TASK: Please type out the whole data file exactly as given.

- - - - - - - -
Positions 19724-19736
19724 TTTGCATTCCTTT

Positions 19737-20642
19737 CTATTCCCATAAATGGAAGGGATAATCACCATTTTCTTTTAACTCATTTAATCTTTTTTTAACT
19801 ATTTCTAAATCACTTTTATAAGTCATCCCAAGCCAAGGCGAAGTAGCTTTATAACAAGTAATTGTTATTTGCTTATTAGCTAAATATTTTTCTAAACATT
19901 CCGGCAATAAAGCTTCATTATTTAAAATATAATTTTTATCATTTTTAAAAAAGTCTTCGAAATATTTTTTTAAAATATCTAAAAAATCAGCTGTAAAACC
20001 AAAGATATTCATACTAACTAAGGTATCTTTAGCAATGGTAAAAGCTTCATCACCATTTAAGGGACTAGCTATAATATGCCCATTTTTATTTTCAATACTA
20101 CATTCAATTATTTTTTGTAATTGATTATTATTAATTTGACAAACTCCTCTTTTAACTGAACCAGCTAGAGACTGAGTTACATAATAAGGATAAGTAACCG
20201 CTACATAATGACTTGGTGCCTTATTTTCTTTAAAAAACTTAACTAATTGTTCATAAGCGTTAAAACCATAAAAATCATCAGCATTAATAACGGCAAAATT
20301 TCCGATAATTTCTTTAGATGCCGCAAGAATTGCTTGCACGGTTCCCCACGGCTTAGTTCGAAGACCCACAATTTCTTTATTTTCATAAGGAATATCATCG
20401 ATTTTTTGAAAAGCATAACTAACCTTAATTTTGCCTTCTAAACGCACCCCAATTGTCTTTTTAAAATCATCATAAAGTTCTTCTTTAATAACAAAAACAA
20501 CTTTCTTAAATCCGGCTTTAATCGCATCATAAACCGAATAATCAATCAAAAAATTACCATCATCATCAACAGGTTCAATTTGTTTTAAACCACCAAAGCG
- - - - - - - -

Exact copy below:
Positions 19724-19736
19724 TTTGCATTCCTTT

Positions 19737-20642
19737 CTATTCCCATAAATGGAAGGGATAATCACCATTTTCTTTTAACTCATTTAATCTTTTTTTAACT
19801 ATTTCTAAATCACTTTTATAAGTCATCCCAAGCCAAGGCGAAGTAGCTTTATAACAAGTAATTGTTATTTGCTTATTAGCTAAATATTTTTCTAAACATT
19901 CCGGCAATAAAGCTTCATTATTTAAAATATAATTTTTATCATTTTTAAAAAAGTCTTCGAAATATTTTTTTAAAATATCTAAAAAATCAGCTGTAAAACC
20001 AAAGATATTCATACTAACTAAGGTATCTTTAGCAATGGTAAAAGCTTCATCACCATTTAAGGGACTAGCTATAATATGCCCATTTTTATTTTCAATACTA
20101 CATTCAATTATTTTTTGTAATTGATTATTATTAATTTGACAAACTCCTCTTTTAACTGAACCAGCTAGAGACTGAGTTACATAATAAGGATAAGTAACCG
20201 CTACATAATGACTTGGTGCCTTATTTTCTTTAAAAAACTTAACTAATTGTTCATAAGCGTTAAAACCATAAAAATCATCAGCATTAATAACGGCAAAATT
20301 TCCGATAATTTCTTTAGATGCCGCAAGAATTGCTTGCACGGTTCCCCACGGCTTAGTTCGAAGACCCACAATTTCTTTATTTTCATAAGGAATATCATCG
20401 ATTTTTTGAAAAGCATAACTAACCTTAATTTTGCCTTCTAAACGCACCCCAATTGTCTTTTTAAAATCATCATAAAGTTCTTCTTTAATAACAAAAACAA
20501 CTTTCTTAAATCCGGCTTTAATCGCATCATAAACCGAATAATCAATCAAAAAATTACCATCATCATCAACAGGTTCAATTTGTTTTAAACCACCAAAGCG